To be sure, a concerned consumer must wrestle with an array of difficult trade-offs: between helping people who are immediately disadvantaged, or promoting actions that carry the possibility of bringing about broader systemic change; between making a big difference for a small number of people, or a smaller difference for a greater number of people; and so on. But these challenges are part and parcel of any effort to bring about large-scale social change.  And it is important to recognise that real change may be occurring even while serious problems persist—incremental improvements in labour standards can mean a lot to the people they affect, even if the improved conditions still seem seriously objectionable.

What then should we do? First, we must accept that doing nothing cannot be justified. Working out what precisely we ought to do is very difficult, but that doesn’t excuse us from continuing to try. When alternatives are available, we should be willing to take on additional costs to purchase them instead, since by doing so, we promote and facilitate the production of goods in a different way. We must be cautious in assessing such alternatives, since they may not always be better and it is often difficult for us to tell the difference. When such alternative products are unavailable, we must explore the most promising means of addressing these problems in other ways, and here also we may be quite unsure how best to proceed. But waiting for certainty in this, as in most important social justice goals, is not a luxury we can afford.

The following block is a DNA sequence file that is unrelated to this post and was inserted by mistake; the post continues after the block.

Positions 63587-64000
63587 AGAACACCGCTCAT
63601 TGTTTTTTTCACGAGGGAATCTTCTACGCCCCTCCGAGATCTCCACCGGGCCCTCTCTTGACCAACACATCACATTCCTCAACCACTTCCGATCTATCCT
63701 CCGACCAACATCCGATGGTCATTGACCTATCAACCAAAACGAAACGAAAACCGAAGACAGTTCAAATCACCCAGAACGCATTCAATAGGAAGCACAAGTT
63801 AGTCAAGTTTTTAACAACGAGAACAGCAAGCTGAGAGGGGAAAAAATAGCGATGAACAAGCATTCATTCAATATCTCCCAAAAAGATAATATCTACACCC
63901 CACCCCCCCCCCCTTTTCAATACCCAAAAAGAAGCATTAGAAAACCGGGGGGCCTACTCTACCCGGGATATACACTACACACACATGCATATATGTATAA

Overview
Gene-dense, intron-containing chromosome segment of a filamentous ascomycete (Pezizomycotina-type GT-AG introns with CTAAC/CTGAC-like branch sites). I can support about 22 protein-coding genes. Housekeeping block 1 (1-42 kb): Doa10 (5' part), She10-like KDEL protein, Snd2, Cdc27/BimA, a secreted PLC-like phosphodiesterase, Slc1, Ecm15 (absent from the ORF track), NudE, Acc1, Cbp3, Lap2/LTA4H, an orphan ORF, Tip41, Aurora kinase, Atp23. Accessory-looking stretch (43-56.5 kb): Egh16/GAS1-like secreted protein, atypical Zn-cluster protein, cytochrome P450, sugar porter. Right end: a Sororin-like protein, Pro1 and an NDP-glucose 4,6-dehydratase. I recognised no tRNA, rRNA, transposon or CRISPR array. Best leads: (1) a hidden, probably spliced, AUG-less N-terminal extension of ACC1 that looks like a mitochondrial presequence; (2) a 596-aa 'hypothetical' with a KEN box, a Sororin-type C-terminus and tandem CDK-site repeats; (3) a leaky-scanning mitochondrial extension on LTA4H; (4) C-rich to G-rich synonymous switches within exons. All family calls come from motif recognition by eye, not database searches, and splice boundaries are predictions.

About the authors

Christian Barry is Associate Professor of Philosophy at the Australian National University. His recent work includes the book, International Trade and Labour Standards: A Proposal for Linkage (Columbia University Press, 2009, with Sanjay Reddy). He acknowledges support for his work on this article from the Australian Research Council and the Research Council of Norway. Follow Christian on Twitter @cbmaximin.

Kate Macdonald is a Senior Lecturer at the University of Melbourne. Her research focuses on the politics of transnational production and business, with a particular focus on social, labour and human rights regulation of global business. Publications include The Politics of Global Supply Chains: Power and Governance Beyond the State (Polity Press, 2013), New Visions for Market Governance: Crisis and Renewal (Routledge, 2012, with Shelley Marshall and Sanjay Pinto); and Fair Trade, Corporate Accountability and Beyond (Ashgate, 2010, with Shelley Marshall).